Health Legislation Considered by House Subcommittee

The House Energy and Commerce Health Subcommittee adopted the following bills, as amended, by voice vote, readying them for consideration by the full committee in July: H.R. 4771, the Anabolic Steroid Control Act ; H.R. 4250, the Sunscreen Innovation Act; H.R. 4701, the Vector-Borne Disease Research Accountability and Transparency Act; H.R. 669, the Sudden Unexpected Death Data Enhancement and Awareness Act; H.R. 594, the Paul D. Wellstone Muscular Dystrophy Community Assistance, Research and Education Amendments of 2013; and H.R. 4290, the Wakefield Act. In addition, the House of Representatives will take up under “suspension of the rules” the following health bills: H.R. 1098, the Traumatic Brain Injury Reauthorization Act; H.R. 1281, the Newborn Screening Saves Lives Reauthorization Act; H.R. 3548, the Improving Trauma Care Act of 2014; H.R. 4080, the Trauma Systems and Regionalization of Emergency Care Reauthorization Act; and H.R. 4631, the Autism CARES Act of 2014. In the Senate, Majority Leader Harry Reid (D-NV) gained approval to take up in the Senate legislation introduced by Sen. Mark Pryor (D-AR), S. 2491, that (1) would deny the use of budget reconciliation to change the eligibility for or benefits provided under the Medicare program; and (2) use a “sense of the Senate” provision to oppose raising the eligibility age for Medicare and privatizing the program.

Conferees to Take Up Legislation Addressing VA Scandal

On Wednesday the House voted in favor of a motion to go to conference on H.R. 4810 and H.R. 3230, the Veterans’ Access to Care through Choice, Accountability and Transparency Act of 2014, which is bipartisan legislation introduced by Senators Sanders (I-VT) and McCain (R-AZ) that passed the Senate on a vote of 93 to 3. The Congressional Budget Office (CBO) estimated cost of the legislation, $54 billion for the Senate bill and $44 billion for the House bill, appears to be the major hurdle for the conferees to overcome. Under both bills CBO estimates that veterans will be able to access care in the private sector in significant numbers.

Sebelius Defends Health Reform and HHS Moves Forward on the Law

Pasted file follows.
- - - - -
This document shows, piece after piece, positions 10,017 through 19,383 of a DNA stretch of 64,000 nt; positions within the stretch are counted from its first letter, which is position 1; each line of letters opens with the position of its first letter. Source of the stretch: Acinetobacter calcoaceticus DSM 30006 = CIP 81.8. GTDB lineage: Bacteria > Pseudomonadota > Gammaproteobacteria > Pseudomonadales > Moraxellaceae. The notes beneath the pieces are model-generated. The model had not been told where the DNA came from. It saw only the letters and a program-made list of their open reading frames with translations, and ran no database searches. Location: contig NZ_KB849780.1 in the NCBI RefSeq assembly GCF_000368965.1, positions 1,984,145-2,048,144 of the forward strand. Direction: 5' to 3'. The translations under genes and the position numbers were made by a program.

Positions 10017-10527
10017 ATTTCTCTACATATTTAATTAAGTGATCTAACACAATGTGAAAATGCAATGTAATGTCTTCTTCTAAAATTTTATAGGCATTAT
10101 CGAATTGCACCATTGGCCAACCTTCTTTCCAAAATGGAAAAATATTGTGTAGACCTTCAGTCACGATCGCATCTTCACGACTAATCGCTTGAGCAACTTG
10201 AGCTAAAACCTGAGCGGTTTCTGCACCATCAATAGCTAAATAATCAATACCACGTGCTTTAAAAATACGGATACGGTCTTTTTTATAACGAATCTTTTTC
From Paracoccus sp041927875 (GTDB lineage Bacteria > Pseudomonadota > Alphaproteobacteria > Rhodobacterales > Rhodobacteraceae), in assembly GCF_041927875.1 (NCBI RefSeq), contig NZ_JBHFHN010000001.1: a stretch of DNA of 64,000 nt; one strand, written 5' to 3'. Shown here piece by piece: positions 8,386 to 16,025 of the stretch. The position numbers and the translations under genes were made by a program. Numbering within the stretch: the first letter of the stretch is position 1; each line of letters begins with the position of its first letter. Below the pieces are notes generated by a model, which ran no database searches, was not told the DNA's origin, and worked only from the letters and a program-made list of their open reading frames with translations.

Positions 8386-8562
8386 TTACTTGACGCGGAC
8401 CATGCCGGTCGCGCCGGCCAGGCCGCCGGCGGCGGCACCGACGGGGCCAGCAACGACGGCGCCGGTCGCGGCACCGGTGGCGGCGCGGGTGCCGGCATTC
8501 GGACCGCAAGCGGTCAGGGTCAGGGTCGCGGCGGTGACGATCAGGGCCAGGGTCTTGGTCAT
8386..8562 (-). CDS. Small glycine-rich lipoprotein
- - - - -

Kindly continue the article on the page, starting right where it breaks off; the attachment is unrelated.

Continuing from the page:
Former U.S. Department of Health and Human Services (HHS) Secretary Kathleen Sebelius publicly denounced House Republicans and other opponents of the PPACA health reform law and the President followed suit in his video presentation to a conference designed to encourage enrollment. HHS reported in a brief labeled “Premium Affordability, Competition, and Choice in the Health Insurance Marketplace, 2014” that individuals receiving federal tax subsidies paid on average only $69 per month for the silver plans they chose under the federal exchange. The Centers for Medicare and Medicaid Services (CMS) also released a new web-based program, From Coverage to Care, to assist individuals in understanding their health benefits and obtaining health care (among the documents is “A Roadmap to Better Care and a Healthier You”). Despite the above, Senators Orrin Hatch (R-UT) and Chuck Grassley (R-IA) released a report by the HHS federal exchange contractor stating that the agency was warned about the potential problems related to the HealthCare.gov website as early a year before its operation as well as the serious code defects only a month before it went online last October 1st. Republicans took another shot at the law’s risk corridor program at a House Oversight and Government Reform subcommittee hearing in which Senator Jeff Sessions (R-AL) testified in support of a Congressional Research Service (CRS) finding that the Administration does not have the authority to pay insurers under the program without further action by the Congress to enact explicit appropriations. Rep. Jim Jordan (R-OH) said that a survey of 48 insurers and cooperatives shows that about $1 billion in payments will be made under the program this year. However, the Acting Director of the Center for Consumer Information and Insurance Oversight (CCIIO) testified that the Administration believes the program will ultimately be budget neutral and that, if not, HHS does have the authority under the law to collect user fees from insurers. Republicans also disputed the operability of a statement in the President’s FY 2015 budget to the office to the effect that “such sums as may be collected from authorized user fees” may be credited to the risk corridor program and be available under expended. New HHS Secretary Sylvia Mathews Burwell also sent a letter citing the agency’s legal authority for such payments using a similar argument. In other PPACA actions, the IRS issued final regulations with respect to the law’s provisions allowing a 90-day waiting period if the employee is “otherwise eligible” to enroll in a plan before the 90 days begin (i.e. having met the plan’s substantive eligibility conditions such as being in an eligible job classification, achieving job-related licensure requirements or satisfying a reasonable and bona fide employment-based orientation period up to one month).

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